Community Research and Development Information Service - CORDIS

ERC

AdipoDif Result In Brief

Project ID: 205641
Funded under: FP7-IDEAS-ERC
Country: Switzerland

Towards fats that heal

Fat tissue has been considered to be an energy storage medium. Moreover, it has long been believed that fat is completely undesirable causing disorders such as type 2 diabetes and hypertension.
Towards fats that heal
Adipose tissue can be composed of brown or white fat cells or even brown-in-white cells. Recently, research has revealed that these tissues are critical in helping us maintain a healthy metabolism. The key to good health was found to be a balance between energy intake and energy consumption.

Scientists working on the project ADIPODIF (Adipocyte differentiation and metabolic functions in obesity and type 2 diabetes) investigated the role of adipose tissue in good health as well as metabolic disorders. Animal models were used and studies involved genetic manipulation and nutritional intervention using natural compounds.

Study outcomes revealed novel regulatory nodes in obese subjects that helped control fat tissue formation. Researchers proved that activating adipose tissue formation improved and restored metabolic health, a useful fact for treating or preventing type 2 diabetes. In particular, brown adipose tissue helps in burning calories.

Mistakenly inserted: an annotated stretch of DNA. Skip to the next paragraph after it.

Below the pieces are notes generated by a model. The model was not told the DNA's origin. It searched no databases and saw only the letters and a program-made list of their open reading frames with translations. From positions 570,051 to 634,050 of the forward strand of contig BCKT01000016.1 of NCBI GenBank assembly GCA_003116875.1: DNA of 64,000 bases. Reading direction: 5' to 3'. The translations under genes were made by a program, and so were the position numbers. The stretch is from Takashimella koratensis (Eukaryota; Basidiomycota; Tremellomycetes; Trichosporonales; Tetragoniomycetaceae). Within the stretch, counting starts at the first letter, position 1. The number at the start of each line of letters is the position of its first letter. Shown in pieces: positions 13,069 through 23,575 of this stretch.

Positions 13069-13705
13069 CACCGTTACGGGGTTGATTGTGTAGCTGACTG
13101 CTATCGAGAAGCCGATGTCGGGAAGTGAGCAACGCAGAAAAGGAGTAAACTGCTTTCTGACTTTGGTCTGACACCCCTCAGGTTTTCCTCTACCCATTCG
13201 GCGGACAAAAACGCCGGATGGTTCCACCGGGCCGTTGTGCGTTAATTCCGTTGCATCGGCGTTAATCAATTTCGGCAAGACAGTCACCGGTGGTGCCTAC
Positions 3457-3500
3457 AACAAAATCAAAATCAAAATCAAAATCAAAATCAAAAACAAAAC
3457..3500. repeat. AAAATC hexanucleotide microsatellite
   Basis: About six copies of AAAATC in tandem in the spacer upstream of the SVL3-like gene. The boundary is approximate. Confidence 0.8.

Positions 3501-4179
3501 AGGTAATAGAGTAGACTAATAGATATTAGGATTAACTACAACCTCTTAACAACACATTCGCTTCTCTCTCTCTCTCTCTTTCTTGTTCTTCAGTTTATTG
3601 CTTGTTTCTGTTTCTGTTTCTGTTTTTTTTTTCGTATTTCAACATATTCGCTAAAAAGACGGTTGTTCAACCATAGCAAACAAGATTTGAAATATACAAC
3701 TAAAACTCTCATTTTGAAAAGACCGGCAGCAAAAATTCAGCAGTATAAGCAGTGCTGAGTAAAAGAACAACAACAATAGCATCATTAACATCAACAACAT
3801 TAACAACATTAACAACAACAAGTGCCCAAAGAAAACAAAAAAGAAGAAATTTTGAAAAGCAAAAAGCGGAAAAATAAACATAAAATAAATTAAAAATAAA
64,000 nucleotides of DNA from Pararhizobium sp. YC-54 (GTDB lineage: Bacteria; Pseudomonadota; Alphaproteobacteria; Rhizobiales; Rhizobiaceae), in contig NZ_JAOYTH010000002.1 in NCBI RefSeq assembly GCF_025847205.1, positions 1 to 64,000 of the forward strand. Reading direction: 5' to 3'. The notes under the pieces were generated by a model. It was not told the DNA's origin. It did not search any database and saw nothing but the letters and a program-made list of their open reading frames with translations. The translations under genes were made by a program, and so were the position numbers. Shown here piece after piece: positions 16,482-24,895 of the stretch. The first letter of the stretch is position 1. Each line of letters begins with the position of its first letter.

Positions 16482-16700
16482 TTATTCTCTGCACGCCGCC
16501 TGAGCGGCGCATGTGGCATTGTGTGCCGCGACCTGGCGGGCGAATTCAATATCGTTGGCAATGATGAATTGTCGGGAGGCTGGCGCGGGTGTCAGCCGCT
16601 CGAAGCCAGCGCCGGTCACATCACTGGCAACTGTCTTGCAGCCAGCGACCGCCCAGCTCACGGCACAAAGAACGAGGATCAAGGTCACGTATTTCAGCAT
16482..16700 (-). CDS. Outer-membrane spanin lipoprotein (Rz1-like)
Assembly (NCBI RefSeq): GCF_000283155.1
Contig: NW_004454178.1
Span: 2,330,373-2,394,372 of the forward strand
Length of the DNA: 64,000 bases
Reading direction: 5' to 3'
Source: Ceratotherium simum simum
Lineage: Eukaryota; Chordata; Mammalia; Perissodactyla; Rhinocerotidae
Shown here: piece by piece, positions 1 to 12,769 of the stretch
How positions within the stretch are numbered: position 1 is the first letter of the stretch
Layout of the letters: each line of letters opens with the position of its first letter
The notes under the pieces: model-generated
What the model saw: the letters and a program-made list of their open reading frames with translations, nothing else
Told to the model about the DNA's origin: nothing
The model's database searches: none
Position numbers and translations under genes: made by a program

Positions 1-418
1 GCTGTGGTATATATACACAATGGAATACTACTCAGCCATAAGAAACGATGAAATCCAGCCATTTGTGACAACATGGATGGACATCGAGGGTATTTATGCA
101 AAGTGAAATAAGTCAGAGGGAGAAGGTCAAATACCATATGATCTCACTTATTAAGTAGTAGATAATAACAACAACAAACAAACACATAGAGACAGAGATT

Another important finding is the inter-convertibility of white fat into brown fat. As brown fat is metabolically active, converting white fat into brown could prove to be effective in weight loss programmes and obesity treatment.

Currently, ADIPODIF researchers are working on translating the results from animal experiments for clinical implementation. New approaches that increase our energy expenditure could prove to be therapeutically effective for metabolic disorders such as obesity and type 2 diabetes.

Related information

Keywords

Fat, obesity, adipose, brown fat, metabolism, genetic, nutrition, diabetes
Record Number: 188506 / Last updated on: 2016-09-09
Domain: Biology, Medicine